Mothers who come from developed nations with a strong Catholic heritage are less likely to breastfeed, a study suggests.
Experts looked at data from 135 countries on breastfeeding rates and the proportions of Catholics and Protestants.
They also examined regional areas of the UK, France, Ireland, Canada and the USA.
After taking account of factors including population density and gross domestic product, the researchers found a link between religious affiliation and breastfeeding rates in Western countries.
The finding held true even when the researchers looked at breastfeeding initiation rates across different parts of the same country - the higher the proportion of Catholics in regions of France, Ireland, the UK and Canada, the lower breastfeeding rates in those regions.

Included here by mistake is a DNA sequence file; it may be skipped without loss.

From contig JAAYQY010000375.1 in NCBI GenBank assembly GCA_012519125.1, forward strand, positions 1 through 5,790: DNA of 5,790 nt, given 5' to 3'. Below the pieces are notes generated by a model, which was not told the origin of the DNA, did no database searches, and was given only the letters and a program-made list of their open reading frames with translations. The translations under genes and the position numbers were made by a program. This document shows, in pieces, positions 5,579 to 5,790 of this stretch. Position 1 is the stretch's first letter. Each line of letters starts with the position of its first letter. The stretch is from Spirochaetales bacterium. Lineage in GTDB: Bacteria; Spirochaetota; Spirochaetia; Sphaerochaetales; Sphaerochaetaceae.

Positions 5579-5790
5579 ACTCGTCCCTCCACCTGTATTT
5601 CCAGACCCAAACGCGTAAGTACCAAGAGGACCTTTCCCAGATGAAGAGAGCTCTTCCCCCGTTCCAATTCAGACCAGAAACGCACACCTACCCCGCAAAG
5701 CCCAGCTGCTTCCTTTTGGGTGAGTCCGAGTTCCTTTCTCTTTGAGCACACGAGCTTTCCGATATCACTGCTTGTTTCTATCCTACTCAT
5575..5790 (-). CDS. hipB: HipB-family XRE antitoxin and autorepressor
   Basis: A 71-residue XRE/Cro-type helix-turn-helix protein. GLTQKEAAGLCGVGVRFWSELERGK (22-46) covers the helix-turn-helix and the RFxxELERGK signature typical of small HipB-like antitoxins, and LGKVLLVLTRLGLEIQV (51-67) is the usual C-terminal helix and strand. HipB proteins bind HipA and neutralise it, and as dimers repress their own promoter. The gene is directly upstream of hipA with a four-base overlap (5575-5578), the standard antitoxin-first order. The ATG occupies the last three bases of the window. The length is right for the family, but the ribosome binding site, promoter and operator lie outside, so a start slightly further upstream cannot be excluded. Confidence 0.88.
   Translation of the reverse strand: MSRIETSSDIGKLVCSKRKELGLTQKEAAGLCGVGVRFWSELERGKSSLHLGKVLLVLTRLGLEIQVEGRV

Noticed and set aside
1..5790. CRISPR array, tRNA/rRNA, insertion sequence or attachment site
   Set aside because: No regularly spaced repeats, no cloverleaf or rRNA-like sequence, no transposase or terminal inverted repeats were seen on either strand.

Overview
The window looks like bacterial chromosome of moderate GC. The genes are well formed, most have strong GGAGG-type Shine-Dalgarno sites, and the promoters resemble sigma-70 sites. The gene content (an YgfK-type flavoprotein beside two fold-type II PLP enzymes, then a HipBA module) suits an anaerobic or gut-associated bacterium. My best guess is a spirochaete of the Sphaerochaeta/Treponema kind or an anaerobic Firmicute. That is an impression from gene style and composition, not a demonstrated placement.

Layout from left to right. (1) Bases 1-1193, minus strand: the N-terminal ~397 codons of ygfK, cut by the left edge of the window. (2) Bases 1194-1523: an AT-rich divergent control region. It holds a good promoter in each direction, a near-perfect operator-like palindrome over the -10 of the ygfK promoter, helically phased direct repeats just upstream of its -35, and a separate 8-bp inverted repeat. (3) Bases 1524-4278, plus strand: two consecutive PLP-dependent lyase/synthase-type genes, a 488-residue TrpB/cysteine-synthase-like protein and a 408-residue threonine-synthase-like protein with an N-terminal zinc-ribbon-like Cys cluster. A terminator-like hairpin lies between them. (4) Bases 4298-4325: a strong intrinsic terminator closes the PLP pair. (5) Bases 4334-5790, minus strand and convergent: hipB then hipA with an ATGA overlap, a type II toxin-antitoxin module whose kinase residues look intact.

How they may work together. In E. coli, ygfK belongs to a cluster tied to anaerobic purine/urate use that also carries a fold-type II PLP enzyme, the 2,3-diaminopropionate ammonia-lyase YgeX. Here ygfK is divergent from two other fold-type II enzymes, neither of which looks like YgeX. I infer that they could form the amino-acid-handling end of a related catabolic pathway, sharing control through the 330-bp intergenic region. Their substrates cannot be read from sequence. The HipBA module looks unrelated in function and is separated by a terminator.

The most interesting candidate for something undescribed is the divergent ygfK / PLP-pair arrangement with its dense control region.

The authors of the study, which has been published in the journal BMJ Global Health, called for further research to examine their findings, adding: "Studies are also necessary to identify the sociocultural values and beliefs that mediate the relationships between a historically Catholic family or societal background and breast feeding."
If confirmed, their finding could help health officials target their breastfeeding promotional materials according to "socio-cultural background", they added.
"Our results suggest that women living in a country or region where Catholicism has historically dominated are less likely to initiate breastfeeding, and that breastfeeding promotion policies should be adapted to better fit populations' cultural and religious norms," they wrote.